December is a time for transformation, deep shifting, and death before rejuvenation. This December looks back upon a year of immense death and looks forward with hope of immense transformation. Or rather, this December holds the weight of a world mourning knowing that there is no other place to go other than through immense transformation.
Here, where I am on Turtle Island, we have made a sort of ritual of “Democracy” in which every four years, the month of December is the United States government’s time of potential transition. As we sit between the presidential election and the presidential inauguration, between the previous year and the one to come, we spin visions of change and hope and transformation. We make resolutions and imagine some administrative or cosmic page turning by which THIS time something might finally shift enough for us to really feel it.
I wonder what “transfer of power” really means. I want to see a picture of the practicalities. How do we combat the rigidity of our power structures and move into an era of fluidity and collective empowerment? Who is taking these dreams and making them tangible? It’s already happening.
In the United States, our whole national government is so deeply invested in imperialism, capitalism, and white supremacy that the presidential “transfer of power” can feel insulting. While so much attention is focussed on the bureaucratic shifts within the empire, I turn toward sites where I can see power moving through hands, through bodies, through land, through generations and where that fluidity can be felt. I turn toward artists and activists who are actualizing the concepts of reparations and land rematriation. I turn toward organizations changing the way we hold and share resources internally and with our community. I turn toward practices of holding power in our bodies through sensing and feeling and visibilizing that power through learning how to be in relationship with others.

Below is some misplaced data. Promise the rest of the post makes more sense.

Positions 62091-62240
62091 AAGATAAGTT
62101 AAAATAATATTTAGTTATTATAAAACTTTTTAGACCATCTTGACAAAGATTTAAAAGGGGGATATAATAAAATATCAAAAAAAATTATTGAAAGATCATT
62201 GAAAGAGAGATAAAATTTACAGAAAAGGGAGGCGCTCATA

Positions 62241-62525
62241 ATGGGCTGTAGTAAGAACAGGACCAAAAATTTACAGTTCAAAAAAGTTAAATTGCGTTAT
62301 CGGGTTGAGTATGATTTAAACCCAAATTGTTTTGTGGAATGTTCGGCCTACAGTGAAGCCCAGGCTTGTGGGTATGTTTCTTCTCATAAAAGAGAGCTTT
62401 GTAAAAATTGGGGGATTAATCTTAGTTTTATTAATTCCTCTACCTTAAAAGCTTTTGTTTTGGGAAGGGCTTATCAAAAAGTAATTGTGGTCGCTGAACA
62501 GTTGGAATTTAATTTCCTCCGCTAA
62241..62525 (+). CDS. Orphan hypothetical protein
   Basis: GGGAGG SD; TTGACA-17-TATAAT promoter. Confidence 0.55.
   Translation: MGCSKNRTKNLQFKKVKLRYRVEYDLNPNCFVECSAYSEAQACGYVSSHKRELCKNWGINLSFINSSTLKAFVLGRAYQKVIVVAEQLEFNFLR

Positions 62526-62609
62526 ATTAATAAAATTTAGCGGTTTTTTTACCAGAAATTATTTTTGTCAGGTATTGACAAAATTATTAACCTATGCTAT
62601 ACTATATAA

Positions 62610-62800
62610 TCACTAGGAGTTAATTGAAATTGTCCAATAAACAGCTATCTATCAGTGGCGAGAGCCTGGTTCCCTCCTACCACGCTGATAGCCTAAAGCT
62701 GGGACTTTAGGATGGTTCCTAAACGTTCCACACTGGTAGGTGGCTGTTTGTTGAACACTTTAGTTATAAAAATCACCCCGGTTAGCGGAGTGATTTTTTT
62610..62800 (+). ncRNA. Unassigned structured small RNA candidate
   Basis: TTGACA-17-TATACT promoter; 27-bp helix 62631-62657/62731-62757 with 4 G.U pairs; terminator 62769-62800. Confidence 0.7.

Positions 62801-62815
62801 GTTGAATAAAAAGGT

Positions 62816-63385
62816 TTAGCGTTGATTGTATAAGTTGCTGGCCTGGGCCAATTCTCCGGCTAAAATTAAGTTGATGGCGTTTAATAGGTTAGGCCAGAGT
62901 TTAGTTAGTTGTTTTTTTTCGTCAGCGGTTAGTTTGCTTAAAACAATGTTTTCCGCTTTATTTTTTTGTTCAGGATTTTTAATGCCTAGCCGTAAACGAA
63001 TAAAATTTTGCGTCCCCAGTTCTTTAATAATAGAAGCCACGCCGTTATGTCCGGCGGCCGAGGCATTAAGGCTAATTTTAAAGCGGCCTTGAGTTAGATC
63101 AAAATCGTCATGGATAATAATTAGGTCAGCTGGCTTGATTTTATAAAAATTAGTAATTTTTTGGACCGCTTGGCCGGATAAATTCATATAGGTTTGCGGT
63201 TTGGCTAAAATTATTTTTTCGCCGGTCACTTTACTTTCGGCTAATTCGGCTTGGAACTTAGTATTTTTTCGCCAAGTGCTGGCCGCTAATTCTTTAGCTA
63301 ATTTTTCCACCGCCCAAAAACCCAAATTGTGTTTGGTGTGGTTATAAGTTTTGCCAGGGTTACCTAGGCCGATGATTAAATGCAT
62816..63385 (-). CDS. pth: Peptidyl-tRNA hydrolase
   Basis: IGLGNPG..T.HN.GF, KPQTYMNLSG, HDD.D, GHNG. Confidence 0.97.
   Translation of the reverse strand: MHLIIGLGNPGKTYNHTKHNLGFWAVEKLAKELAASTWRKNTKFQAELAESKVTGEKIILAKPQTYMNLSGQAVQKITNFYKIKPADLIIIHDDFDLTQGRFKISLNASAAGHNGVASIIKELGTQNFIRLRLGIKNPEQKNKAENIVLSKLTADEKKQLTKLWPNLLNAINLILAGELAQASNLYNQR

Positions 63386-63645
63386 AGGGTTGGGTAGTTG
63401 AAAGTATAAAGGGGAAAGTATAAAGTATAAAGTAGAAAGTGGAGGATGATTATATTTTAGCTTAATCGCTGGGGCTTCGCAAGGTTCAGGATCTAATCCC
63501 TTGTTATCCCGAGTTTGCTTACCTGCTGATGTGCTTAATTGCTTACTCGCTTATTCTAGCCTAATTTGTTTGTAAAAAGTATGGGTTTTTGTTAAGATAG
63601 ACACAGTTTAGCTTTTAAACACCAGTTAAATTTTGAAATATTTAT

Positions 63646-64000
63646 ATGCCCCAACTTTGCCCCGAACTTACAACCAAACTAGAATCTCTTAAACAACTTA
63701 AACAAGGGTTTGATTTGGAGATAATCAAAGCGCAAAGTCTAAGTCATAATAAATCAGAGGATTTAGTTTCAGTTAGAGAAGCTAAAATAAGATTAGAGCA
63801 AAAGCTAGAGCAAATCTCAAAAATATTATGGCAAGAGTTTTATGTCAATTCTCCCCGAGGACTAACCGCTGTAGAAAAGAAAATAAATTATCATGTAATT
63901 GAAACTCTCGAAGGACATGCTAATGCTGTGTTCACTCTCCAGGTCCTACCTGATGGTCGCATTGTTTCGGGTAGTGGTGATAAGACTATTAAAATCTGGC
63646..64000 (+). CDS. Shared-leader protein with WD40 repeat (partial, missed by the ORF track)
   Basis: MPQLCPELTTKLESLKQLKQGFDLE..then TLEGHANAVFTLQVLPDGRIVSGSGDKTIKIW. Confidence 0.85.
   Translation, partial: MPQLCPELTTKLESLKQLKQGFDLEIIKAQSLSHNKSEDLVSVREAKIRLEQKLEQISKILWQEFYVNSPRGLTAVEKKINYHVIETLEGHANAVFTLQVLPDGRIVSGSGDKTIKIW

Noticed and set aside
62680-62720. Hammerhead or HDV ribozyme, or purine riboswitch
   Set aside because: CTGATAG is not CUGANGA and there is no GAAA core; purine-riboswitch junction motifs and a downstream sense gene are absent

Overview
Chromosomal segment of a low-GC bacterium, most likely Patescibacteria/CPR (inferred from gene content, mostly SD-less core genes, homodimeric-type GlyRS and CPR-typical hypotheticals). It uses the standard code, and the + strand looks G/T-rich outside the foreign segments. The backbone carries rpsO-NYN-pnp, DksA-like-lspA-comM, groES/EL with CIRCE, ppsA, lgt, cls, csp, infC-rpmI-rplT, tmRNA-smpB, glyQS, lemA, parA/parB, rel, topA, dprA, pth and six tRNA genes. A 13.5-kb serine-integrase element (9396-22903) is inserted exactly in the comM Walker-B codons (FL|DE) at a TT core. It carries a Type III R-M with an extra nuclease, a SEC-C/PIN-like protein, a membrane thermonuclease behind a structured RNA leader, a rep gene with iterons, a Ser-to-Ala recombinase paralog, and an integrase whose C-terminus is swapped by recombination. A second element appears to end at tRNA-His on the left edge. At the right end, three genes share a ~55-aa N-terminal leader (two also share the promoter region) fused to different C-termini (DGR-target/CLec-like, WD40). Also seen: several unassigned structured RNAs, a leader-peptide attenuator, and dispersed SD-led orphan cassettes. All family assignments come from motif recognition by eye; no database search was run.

We make revolution as we make community as we make ensemble.
With this December issue of the Grand re Union magazine, I give gratitude to the Black Lives Matter organizers pushing from every side to create a better present and future for Black people, the Indigeous peoples of Turtle Island calling for us all to relate differently to the land and our histories, and to the art makers and organizers for the broad imagination and practiced skill of rehearsing the previously unknown that we need to make a change we can feel.